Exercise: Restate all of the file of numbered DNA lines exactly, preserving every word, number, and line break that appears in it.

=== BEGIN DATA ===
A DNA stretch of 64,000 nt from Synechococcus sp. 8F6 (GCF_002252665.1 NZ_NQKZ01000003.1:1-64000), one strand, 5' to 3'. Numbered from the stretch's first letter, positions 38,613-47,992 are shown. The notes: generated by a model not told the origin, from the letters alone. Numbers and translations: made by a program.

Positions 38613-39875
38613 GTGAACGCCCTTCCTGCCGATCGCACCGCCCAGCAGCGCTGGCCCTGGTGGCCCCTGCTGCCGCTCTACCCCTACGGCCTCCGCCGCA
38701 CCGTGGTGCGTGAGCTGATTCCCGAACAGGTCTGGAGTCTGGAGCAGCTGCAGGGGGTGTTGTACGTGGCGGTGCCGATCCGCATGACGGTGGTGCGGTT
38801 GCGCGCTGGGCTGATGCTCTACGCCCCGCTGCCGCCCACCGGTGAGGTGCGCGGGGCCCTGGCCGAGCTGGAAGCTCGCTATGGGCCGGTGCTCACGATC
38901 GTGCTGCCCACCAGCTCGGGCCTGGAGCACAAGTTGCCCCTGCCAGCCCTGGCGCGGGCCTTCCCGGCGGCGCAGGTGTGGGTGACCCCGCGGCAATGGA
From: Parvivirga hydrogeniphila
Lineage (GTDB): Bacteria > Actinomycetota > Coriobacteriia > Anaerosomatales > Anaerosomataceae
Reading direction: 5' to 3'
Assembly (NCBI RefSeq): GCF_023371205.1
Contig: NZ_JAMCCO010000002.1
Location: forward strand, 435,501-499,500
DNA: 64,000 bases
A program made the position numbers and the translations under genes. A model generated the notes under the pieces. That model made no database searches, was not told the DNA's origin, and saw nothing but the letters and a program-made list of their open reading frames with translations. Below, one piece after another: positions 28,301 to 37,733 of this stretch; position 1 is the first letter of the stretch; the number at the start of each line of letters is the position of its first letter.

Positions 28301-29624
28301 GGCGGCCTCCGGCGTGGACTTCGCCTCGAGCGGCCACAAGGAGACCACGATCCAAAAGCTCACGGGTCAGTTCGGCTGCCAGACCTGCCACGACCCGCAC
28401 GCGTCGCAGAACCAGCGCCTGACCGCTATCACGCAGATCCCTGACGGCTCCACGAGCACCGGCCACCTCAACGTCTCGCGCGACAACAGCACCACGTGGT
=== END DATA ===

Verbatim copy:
A DNA stretch of 64,000 nt from Synechococcus sp. 8F6 (GCF_002252665.1 NZ_NQKZ01000003.1:1-64000), one strand, 5' to 3'. Numbered from the stretch's first letter, positions 38,613-47,992 are shown. The notes: generated by a model not told the origin, from the letters alone. Numbers and translations: made by a program.

Positions 38613-39875
38613 GTGAACGCCCTTCCTGCCGATCGCACCGCCCAGCAGCGCTGGCCCTGGTGGCCCCTGCTGCCGCTCTACCCCTACGGCCTCCGCCGCA
38701 CCGTGGTGCGTGAGCTGATTCCCGAACAGGTCTGGAGTCTGGAGCAGCTGCAGGGGGTGTTGTACGTGGCGGTGCCGATCCGCATGACGGTGGTGCGGTT
38801 GCGCGCTGGGCTGATGCTCTACGCCCCGCTGCCGCCCACCGGTGAGGTGCGCGGGGCCCTGGCCGAGCTGGAAGCTCGCTATGGGCCGGTGCTCACGATC
38901 GTGCTGCCCACCAGCTCGGGCCTGGAGCACAAGTTGCCCCTGCCAGCCCTGGCGCGGGCCTTCCCGGCGGCGCAGGTGTGGGTGACCCCGCGGCAATGGA
From: Parvivirga hydrogeniphila
Lineage (GTDB): Bacteria > Actinomycetota > Coriobacteriia > Anaerosomatales > Anaerosomataceae
Reading direction: 5' to 3'
Assembly (NCBI RefSeq): GCF_023371205.1
Contig: NZ_JAMCCO010000002.1
Location: forward strand, 435,501-499,500
DNA: 64,000 bases
A program made the position numbers and the translations under genes. A model generated the notes under the pieces. That model made no database searches, was not told the DNA's origin, and saw nothing but the letters and a program-made list of their open reading frames with translations. Below, one piece after another: positions 28,301 to 37,733 of this stretch; position 1 is the first letter of the stretch; the number at the start of each line of letters is the position of its first letter.

Positions 28301-29624
28301 GGCGGCCTCCGGCGTGGACTTCGCCTCGAGCGGCCACAAGGAGACCACGATCCAAAAGCTCACGGGTCAGTTCGGCTGCCAGACCTGCCACGACCCGCAC
28401 GCGTCGCAGAACCAGCGCCTGACCGCTATCACGCAGATCCCTGACGGCTCCACGAGCACCGGCCACCTCAACGTCTCGCGCGACAACAGCACCACGTGGT